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Four patients with adult acquired spastic hemiplegic hand disorders had brachioradialis to extensor digitorum communis tendon transfer to establish motor balance and improve prehensile hand function. All of the patients had volitional control of the wrist and finger flexors without control of the finger extensors, producing a dynamic hand deformity in which the patients could initiate grasp without release. Dynamic electromyography in these patients revealed electrical activity of the brachioradialis muscle during active elbow extension, making a seemingly “out-of-phase” muscle available for “in-phase” tendon transfer. At follow-up, ranging from 26 to 36 months (average of 30.2 months), all four patients improved three functional levels. Translated to functional capacity all of the patients had no functional capacity before operation and good assistive prehension afterward.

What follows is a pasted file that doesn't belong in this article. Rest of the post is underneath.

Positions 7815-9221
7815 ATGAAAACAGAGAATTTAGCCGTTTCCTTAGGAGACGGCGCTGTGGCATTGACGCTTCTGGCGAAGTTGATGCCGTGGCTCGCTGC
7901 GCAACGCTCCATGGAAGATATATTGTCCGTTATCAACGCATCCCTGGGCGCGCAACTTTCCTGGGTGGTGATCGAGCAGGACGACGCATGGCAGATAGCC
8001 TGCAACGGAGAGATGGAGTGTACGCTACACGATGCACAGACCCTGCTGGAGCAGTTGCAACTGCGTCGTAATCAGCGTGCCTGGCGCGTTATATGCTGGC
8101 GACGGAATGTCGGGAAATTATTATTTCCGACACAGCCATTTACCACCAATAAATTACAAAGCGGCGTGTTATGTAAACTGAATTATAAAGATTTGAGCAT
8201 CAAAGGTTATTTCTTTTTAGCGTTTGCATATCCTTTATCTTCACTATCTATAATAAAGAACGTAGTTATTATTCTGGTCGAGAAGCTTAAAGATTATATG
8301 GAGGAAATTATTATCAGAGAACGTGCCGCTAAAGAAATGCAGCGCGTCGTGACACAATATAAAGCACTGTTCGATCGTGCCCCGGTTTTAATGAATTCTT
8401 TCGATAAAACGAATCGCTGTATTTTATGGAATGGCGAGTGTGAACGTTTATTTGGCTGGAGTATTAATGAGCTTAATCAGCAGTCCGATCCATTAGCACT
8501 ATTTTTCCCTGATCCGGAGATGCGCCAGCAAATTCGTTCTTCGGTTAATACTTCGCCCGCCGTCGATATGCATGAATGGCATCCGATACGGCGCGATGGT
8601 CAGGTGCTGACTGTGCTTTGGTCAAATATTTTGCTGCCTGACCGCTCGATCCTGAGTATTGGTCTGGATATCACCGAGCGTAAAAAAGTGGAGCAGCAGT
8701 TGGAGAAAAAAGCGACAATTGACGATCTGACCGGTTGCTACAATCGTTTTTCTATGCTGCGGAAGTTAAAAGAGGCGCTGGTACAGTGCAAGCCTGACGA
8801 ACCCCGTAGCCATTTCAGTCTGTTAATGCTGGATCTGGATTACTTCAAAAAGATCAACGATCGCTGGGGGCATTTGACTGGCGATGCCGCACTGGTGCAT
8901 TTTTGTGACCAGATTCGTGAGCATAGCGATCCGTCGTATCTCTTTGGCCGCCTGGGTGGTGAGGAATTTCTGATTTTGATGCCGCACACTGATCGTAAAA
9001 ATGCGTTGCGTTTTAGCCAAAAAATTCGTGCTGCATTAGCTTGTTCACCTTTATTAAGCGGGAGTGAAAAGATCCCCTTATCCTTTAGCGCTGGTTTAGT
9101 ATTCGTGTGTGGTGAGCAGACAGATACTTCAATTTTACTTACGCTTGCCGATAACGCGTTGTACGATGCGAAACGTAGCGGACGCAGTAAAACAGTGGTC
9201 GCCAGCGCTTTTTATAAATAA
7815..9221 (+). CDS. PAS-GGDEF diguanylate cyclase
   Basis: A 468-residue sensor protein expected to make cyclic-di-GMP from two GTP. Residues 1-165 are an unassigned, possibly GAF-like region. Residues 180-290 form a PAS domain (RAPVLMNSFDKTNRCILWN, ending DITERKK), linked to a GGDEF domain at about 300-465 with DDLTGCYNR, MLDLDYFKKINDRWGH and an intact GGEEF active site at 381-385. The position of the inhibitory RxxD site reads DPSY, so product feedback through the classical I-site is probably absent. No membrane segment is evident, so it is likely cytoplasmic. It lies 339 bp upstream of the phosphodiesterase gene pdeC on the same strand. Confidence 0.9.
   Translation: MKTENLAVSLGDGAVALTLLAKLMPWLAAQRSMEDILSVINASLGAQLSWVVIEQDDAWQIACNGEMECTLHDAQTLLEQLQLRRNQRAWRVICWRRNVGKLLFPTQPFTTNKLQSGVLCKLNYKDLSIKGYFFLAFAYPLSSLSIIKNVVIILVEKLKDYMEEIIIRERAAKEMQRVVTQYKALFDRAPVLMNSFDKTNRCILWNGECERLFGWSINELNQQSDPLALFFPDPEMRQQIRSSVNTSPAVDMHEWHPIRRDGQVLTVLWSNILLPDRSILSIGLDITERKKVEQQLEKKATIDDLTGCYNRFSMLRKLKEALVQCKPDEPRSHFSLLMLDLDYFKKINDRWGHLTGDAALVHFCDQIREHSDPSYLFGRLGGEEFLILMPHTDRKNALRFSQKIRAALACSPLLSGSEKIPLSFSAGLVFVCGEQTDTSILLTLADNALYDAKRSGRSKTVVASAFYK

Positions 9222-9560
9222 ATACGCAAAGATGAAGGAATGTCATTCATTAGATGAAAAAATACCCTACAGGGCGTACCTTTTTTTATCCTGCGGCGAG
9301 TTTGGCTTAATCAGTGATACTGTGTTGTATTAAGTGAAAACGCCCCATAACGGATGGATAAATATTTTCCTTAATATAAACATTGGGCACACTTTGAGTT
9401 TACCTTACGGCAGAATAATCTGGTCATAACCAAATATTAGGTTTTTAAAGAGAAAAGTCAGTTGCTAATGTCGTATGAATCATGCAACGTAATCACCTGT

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Accepted: November 4, 1987
Received: August 27, 1987
*Presented at the Annual Meeting of the American Association for Hand Surgery. San Juan, Puerto Rico, November 7, 1987.
**No benefits in any form have been received or will be received from a commercial party related directly or indirectly to the subject of this article.
© 1988 American Society for Surgery of the Hand. Published by Elsevier Inc. All rights reserved.